Student stopped from handing out fliers for pro-abortion protest


Ava Acharya

Elena Voisin wears a sign they made, which advertises an abortion rights rally. Voisin wore this sign because they were told that they could not distribute flyers with the same information on campus.

Ava Acharya, News Editor

On Sept. 6, Elena Voisin, a Loyola pre-health senior, was handing out flyers to fellow students for a march in favor of reproductive rights in front of the Danna Center.

The march itself was organized by the Louisiana Abortion Rights Action Committee, according to the flyer. Voisin said that many students were interested in finding out more about the cause and joining the movement, which they said, is especially relevant due to the overturning of Roe v. Wade this past summer.

But Voisin was told to stop handing out these fliers by Ken Weber, Loyola’s associate director of student life and ministry because the fliers were not in line with the school’s Jesuit values by featuring the word “abortion,” Voison said.

They obliged and stopped handing out these flyers but continued to talk to other students about the upcoming march and encouraged them to attend, Voisin said.

Voisin said that they were then approached by two members of the Loyola University Campus Police who also told them to stop. Voisin said that the police didn’t file an incident report about this.

“I guess it was an intimidation tactic,” Voisin said.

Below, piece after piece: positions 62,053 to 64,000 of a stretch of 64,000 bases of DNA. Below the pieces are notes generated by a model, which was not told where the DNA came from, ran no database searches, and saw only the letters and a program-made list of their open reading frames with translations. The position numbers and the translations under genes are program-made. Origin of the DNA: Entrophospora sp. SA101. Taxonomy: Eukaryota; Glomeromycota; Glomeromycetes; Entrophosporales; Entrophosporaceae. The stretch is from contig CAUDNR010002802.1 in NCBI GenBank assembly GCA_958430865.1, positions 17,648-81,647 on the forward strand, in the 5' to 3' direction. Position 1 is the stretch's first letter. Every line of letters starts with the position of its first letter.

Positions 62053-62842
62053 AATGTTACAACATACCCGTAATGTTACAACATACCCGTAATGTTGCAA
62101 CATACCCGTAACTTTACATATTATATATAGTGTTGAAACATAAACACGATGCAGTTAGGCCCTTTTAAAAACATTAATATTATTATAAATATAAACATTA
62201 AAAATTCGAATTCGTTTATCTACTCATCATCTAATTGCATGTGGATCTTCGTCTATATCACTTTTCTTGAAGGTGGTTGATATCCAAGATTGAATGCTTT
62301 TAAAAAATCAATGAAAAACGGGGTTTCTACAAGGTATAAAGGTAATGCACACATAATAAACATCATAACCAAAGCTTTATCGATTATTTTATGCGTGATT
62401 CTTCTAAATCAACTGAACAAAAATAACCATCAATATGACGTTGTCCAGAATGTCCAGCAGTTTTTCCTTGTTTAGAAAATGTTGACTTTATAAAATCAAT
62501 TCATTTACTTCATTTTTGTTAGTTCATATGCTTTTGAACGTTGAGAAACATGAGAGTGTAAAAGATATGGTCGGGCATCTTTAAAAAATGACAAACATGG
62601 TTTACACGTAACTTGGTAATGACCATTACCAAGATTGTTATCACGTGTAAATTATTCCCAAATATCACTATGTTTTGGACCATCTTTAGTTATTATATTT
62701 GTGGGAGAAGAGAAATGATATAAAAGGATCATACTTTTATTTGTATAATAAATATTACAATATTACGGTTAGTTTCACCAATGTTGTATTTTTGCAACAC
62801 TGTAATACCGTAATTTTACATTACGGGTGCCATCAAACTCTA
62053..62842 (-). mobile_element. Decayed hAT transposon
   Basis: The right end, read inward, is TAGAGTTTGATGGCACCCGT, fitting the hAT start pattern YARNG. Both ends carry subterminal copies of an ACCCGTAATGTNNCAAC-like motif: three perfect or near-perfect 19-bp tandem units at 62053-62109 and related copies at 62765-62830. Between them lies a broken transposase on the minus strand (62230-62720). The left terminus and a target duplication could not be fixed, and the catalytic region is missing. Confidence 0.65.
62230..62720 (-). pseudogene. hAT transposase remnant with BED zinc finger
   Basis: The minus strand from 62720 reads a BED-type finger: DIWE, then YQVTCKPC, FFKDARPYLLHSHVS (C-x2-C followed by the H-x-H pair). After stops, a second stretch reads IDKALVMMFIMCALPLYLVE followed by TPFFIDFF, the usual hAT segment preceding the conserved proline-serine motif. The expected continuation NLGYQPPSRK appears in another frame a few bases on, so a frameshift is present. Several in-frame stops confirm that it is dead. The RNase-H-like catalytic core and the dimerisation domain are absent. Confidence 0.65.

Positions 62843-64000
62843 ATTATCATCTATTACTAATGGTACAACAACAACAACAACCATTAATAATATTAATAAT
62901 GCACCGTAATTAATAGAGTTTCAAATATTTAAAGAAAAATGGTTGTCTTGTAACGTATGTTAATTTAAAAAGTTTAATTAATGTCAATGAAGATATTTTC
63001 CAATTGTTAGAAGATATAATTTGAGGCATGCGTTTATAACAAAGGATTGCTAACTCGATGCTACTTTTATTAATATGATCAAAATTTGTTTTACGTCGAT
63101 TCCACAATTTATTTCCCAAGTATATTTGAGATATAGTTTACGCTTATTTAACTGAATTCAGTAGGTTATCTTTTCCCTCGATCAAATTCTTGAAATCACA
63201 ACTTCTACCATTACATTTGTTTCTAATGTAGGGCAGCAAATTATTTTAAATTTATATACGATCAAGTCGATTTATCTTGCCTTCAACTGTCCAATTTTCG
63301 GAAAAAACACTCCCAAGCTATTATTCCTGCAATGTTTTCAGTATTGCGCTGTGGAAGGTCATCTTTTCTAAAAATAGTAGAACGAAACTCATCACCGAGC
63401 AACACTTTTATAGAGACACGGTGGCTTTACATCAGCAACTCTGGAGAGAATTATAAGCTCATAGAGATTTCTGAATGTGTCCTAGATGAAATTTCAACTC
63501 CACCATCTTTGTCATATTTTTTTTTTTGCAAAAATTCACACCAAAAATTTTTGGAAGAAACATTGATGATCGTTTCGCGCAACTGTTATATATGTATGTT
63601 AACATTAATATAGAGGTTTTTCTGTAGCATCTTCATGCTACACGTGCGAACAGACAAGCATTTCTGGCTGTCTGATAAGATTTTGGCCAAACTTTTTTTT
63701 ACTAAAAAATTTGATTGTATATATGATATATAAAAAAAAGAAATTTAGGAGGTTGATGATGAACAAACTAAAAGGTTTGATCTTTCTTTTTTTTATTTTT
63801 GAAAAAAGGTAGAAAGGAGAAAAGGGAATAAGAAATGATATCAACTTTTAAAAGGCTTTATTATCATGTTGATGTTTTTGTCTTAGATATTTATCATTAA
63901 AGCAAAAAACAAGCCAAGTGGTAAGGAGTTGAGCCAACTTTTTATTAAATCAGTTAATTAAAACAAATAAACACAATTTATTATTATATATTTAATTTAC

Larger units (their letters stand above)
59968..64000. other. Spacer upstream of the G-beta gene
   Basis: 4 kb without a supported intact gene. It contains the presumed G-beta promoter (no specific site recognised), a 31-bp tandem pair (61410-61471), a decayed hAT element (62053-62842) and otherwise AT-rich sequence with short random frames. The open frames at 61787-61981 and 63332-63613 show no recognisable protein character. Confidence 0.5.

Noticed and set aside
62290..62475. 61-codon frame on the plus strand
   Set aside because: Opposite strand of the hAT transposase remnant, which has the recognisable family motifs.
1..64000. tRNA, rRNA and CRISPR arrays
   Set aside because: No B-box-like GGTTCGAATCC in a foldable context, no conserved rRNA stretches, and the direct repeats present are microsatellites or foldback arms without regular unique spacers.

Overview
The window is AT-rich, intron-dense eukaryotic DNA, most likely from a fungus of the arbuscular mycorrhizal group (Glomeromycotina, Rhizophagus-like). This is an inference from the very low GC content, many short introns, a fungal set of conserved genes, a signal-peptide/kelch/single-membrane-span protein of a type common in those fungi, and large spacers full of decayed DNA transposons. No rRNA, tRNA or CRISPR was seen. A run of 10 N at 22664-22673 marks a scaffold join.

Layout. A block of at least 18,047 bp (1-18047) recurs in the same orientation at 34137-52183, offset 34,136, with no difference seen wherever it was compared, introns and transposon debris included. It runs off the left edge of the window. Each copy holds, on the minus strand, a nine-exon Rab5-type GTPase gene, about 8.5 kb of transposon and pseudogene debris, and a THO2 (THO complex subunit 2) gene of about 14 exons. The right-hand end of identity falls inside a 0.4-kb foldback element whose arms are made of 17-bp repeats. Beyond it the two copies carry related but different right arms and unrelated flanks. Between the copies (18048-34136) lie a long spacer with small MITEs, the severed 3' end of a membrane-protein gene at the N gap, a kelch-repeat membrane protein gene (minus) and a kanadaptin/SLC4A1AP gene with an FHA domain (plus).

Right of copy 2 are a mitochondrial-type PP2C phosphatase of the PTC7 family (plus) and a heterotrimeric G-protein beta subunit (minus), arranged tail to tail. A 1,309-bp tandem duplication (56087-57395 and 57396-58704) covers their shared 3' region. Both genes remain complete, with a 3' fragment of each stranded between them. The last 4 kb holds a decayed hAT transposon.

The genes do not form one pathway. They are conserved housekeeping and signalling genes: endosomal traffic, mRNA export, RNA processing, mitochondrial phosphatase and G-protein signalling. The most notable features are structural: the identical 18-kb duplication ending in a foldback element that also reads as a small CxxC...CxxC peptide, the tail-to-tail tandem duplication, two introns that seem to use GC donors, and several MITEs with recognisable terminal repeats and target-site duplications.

According to Patricia Murret, Loyola’s associate director of public affairs, LUPD was called in response to Voisin raising their voice and causing a disturbance on campus.

Voisin said that they were not doing anything that could be considered disruptive.

They further said that they feel that recent issues surrounding bodily autonomy are incredibly important and align well with Jesuit values.

“One of (the Jesuit values) is pursuit of justice and equality, and that’s fundamental to reproductive rights,” Voisin said.

They further said that many of the laws which limit abortion access pose serious health risks, not all pregnancies can be be safely caried to term.

“A doctor shouldn’t have to consult with a lawyer before giving potentially life-saving treatment,” Voisin said. “People will die. Pregnancy is dangerous.”

University Vice President of Marketing and Communications, Rachel Hoormann, said that Voisin could not pass out the fliers because they were not given approval by Student Life and Ministry.

The Student Organization Handbook defines passing out fliers on campus from an outside organization as solicitation, which is restricted to only pre-approved content.
Murret responded similarly and said that Loyola has a long-standing policy which prevents anyone from distributing materials without pre-approval.

Ken Weber declined comment beyond the school’s initial statement.

Voison has continued to advocate for the protest by wearing an enlarged flier on the front and back of their body.

“I can’t hand out stuff, but I can be the flier. It’s essentially a large necklace,” they said.

Devin Cruice contributed to this story